Skip to main content

Part 1: Setting up the application

To set up the application for the tutorial, you must configure Rust to build the kernel and start a Docker container that has resources that are needed to debug and deploy it.

Building the application

Follow these steps to get the application code and build it:

  1. Clone the repository with the tutorial application:

    git clone
    cd hello-world-kernel/
  2. Configure Rust to build WebAssembly applications:

    1. Verify that you have Rust version 1.73.0 or later installed by running rustc --version.

    2. If you have an earlier version of Rust, use the rustup command to use version 1.73.0:

      rustup override set 1.73.0
    3. Add WASM as a compilation target for Rust by running this command:

      rustup target add wasm32-unknown-unknown
  3. Build the application by running this command:

    cargo build --target wasm32-unknown-unknown

    If the application builds correctly, the terminal shows a message that looks like "Finished dev [unoptimized + debuginfo] target(s) in 0.44s." You can see the compiled application in the target/wasm32-unknown-unknown/debug folder. In particular, the compiled kernel is in the hello_world_kernel.wasm file.

Now the kernel is compiled into a single file that nodes can run.

Start the Docker container

Tezos provides a Docker image that contains the Octez client, which allows you to interact with Tezos from the command line. Later, you will use this image to run a sandbox Tezos environment for testing the rollup.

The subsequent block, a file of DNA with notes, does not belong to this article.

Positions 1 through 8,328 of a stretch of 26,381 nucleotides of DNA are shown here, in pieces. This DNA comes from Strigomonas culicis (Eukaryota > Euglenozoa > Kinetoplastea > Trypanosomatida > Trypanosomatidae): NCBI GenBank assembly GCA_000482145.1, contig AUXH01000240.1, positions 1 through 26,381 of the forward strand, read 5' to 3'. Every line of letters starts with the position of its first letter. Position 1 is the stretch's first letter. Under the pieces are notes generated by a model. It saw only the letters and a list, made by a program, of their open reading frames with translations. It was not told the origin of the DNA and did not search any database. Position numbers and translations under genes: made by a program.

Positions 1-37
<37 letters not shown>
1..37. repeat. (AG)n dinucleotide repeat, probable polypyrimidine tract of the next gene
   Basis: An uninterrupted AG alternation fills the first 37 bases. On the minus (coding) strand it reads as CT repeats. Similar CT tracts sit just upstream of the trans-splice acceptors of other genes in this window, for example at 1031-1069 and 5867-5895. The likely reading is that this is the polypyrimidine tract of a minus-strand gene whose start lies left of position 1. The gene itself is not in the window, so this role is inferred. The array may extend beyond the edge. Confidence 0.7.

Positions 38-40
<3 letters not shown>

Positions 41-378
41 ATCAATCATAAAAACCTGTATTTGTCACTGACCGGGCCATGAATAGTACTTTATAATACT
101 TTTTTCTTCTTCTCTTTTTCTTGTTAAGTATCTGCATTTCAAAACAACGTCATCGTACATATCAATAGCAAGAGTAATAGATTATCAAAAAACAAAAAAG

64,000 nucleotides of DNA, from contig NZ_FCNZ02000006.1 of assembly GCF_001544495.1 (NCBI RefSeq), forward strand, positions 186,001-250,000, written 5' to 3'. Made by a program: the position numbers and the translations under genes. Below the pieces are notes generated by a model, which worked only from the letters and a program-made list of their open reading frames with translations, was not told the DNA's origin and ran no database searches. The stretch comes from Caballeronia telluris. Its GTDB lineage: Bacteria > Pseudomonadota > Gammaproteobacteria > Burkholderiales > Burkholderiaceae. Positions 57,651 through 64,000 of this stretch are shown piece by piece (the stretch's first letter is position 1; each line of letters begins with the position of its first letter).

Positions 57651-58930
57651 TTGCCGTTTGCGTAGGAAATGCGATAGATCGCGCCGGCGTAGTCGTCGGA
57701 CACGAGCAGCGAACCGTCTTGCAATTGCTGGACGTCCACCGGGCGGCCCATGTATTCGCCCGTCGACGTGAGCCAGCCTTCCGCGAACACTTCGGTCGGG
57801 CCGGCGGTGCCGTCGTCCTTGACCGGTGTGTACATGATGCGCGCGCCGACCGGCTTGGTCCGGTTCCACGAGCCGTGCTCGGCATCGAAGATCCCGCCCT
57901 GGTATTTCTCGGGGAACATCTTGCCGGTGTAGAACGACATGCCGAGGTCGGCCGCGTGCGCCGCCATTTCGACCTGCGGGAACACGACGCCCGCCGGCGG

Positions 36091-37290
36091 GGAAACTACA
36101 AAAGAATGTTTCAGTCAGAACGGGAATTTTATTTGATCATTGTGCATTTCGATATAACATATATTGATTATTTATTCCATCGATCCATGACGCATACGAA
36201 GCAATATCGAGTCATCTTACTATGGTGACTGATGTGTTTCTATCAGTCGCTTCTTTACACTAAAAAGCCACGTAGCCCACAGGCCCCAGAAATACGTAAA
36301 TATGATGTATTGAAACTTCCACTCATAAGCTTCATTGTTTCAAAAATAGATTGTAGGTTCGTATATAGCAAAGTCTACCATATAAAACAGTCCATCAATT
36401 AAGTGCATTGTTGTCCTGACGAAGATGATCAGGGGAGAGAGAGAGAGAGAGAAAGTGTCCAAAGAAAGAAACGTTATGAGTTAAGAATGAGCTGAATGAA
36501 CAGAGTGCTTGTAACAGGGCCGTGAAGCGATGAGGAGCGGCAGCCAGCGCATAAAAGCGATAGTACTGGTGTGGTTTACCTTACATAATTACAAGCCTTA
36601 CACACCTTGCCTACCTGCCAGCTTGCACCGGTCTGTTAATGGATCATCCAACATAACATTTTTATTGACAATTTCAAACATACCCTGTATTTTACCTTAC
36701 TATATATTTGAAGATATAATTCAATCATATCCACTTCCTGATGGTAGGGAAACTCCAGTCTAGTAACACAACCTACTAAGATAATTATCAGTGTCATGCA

1. Make sure that Docker desktop is running.

  2. Pull the most recent Tezos Docker image, which contains the most recent version of Octez:

    docker pull tezos/tezos:master

    You can install Octez directly on your system, but keeping it in Docker is faster and more convenient for running the tutorial application.

  3. Make sure you are in the hello-world-kernel folder, at the same level as the Cargo.toml and files.

  4. Run this command to start the Docker image, open a command-line terminal in that image, and mount the hello-world-kernel folder in it:

    docker run -it --rm --volume $(pwd):/home/tezos/hello-world-kernel --entrypoint /bin/sh --name octez-container tezos/tezos:master

    Your command-line prompt changes to indicate that it is now inside the running Docker container. This image includes the Octez command-line client and other Tezos tools. It also uses the docker --volume argument to mount the contents of the hello-world-kernel folder in the container so you can use those files within the container.

  5. Verify that the container has the necessary tools by running these commands:

    octez-node --version
    octez-smart-rollup-wasm-debugger --version
    octez-smart-rollup-node-alpha --version
    octez-client --version

    Each of these commands should print a version number. The specific version number is not important as long as you retrieved the latest image with the docker pull tezos/tezos:master command.

    Don't close this terminal window or exit the Docker terminal session, because Docker will close the container. If you accidentally close the container, you can run the docker run ... command again to open a new one.

Now the application is built and you have an environment that you can debug it in. For the rest of the tutorial, you must be aware of whether you are running commands inside or outside of the Docker container. The container has Octez but not Rust, so you run Rust commands outside of the container and Octez commands inside the container.